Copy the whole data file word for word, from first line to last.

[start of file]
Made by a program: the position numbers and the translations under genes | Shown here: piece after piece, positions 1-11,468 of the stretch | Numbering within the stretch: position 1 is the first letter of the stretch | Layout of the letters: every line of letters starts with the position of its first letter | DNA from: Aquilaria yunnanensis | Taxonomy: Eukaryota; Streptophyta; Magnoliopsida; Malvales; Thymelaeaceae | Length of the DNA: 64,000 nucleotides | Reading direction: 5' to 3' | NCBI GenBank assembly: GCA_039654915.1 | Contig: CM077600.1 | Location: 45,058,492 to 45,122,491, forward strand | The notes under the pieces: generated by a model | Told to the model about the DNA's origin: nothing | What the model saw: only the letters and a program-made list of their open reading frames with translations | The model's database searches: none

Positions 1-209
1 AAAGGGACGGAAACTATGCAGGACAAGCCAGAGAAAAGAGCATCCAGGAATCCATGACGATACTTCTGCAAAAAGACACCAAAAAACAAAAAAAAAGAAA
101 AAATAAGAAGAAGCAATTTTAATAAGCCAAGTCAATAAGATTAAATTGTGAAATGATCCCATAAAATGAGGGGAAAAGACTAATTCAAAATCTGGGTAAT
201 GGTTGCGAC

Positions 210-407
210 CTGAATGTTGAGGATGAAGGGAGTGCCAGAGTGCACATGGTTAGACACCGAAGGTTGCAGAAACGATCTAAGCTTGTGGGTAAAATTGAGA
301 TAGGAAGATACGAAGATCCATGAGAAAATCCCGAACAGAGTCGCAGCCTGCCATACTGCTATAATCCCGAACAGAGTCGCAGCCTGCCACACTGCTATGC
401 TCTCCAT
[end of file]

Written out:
Made by a program: the position numbers and the translations under genes | Shown here: piece after piece, positions 1-11,468 of the stretch | Numbering within the stretch: position 1 is the first letter of the stretch | Layout of the letters: every line of letters starts with the position of its first letter | DNA from: Aquilaria yunnanensis | Taxonomy: Eukaryota; Streptophyta; Magnoliopsida; Malvales; Thymelaeaceae | Length of the DNA: 64,000 nucleotides | Reading direction: 5' to 3' | NCBI GenBank assembly: GCA_039654915.1 | Contig: CM077600.1 | Location: 45,058,492 to 45,122,491, forward strand | The notes under the pieces: generated by a model | Told to the model about the DNA's origin: nothing | What the model saw: only the letters and a program-made list of their open reading frames with translations | The model's database searches: none

Positions 1-209
1 AAAGGGACGGAAACTATGCAGGACAAGCCAGAGAAAAGAGCATCCAGGAATCCATGACGATACTTCTGCAAAAAGACACCAAAAAACAAAAAAAAAGAAA
101 AAATAAGAAGAAGCAATTTTAATAAGCCAAGTCAATAAGATTAAATTGTGAAATGATCCCATAAAATGAGGGGAAAAGACTAATTCAAAATCTGGGTAAT
201 GGTTGCGAC

Positions 210-407
210 CTGAATGTTGAGGATGAAGGGAGTGCCAGAGTGCACATGGTTAGACACCGAAGGTTGCAGAAACGATCTAAGCTTGTGGGTAAAATTGAGA
301 TAGGAAGATACGAAGATCCATGAGAAAATCCCGAACAGAGTCGCAGCCTGCCATACTGCTATAATCCCGAACAGAGTCGCAGCCTGCCACACTGCTATGC
401 TCTCCAT